by Paul Orlando
With the election on Tuesday, I expect readers will be more distracted than normal so this is a short post. Today I wanted to tell you about how I caught up with a friend of mine last week.
That is, I recently had lunch with a good friend of mine who told me he’s a Trump supporter. At the start of our lunch he even showed me the Facebook post where he publicly stated he was voting for Trump (he didn’t last time).
But you’re probably curious about that lunch. Simple, but more than delicious. Pasta with wild boar ragu. Excellent cheeses. Perfect wines to go with the meal.
Also, a very enjoyable conversation about books and history. I imagine that many of you would have enjoyed it too. But maybe not.
To trigger craziness in others all I needed to mention was the word Trump.
Here are some of the shorter responses people (also friends) gave in response.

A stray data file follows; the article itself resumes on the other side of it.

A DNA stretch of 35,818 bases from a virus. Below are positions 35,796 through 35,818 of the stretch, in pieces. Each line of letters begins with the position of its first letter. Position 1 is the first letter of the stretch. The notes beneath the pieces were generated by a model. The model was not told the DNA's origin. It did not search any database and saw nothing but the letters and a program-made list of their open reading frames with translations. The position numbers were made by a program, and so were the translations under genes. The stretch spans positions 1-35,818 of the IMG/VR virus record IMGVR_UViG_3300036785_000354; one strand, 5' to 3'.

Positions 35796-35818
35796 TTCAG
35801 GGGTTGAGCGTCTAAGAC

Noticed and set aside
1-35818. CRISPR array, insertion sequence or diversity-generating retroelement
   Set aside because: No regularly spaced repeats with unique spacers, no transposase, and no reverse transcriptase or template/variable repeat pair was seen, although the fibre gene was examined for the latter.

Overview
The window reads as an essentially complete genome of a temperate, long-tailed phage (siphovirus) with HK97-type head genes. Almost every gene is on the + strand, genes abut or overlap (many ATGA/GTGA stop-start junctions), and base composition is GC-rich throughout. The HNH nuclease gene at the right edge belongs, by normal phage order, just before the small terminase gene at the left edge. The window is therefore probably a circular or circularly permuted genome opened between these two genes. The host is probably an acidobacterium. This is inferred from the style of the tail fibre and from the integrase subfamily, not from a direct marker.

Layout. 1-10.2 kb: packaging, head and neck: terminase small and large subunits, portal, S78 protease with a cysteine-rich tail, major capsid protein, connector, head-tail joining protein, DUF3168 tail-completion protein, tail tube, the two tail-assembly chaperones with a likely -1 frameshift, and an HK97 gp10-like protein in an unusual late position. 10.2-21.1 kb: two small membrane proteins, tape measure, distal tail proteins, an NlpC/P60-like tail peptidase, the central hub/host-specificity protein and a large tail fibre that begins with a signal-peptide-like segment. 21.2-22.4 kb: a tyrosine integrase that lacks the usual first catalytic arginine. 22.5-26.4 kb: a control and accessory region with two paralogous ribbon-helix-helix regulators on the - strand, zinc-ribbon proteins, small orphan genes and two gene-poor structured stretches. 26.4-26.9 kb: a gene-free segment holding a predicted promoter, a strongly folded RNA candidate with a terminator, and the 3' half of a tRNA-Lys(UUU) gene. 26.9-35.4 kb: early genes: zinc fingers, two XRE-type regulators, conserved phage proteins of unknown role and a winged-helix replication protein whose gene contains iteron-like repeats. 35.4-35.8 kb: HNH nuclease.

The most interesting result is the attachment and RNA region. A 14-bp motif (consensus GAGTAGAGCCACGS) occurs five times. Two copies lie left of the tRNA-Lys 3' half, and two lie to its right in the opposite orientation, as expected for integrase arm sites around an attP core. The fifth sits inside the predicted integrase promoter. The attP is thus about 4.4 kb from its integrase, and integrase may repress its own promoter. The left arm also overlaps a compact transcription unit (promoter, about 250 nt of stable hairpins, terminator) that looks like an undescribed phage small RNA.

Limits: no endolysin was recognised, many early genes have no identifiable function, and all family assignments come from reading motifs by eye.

“Did you barf during or after the meal?” Funny, but didn’t I say the lunch was delicious?
“Ewwww….” What, the lunch or the person?
“I hope you wore a mask.” While eating?
The reactions of those otherwise thoughtful people troubled me. No one asked anything about my friend, his decision, or who he was. They already knew everything they needed to know. I’m sure they would be surprised to know that he’s an immigrant, non-white, and a PhD.
The single dimension of my critical friends’ reactions bothered me because I know they’ve never had such a lunch.
It’s natural for people to have different opinions. I believe we all want an election outcome process that is fair, perceived as fair, and with conclusive results. Then hopefully we can learn that the divisions were never so wide and even how public opinion has been steered in new directions.
Regardless of election outcome, may I recommend that you at least have a friend with different views than yours?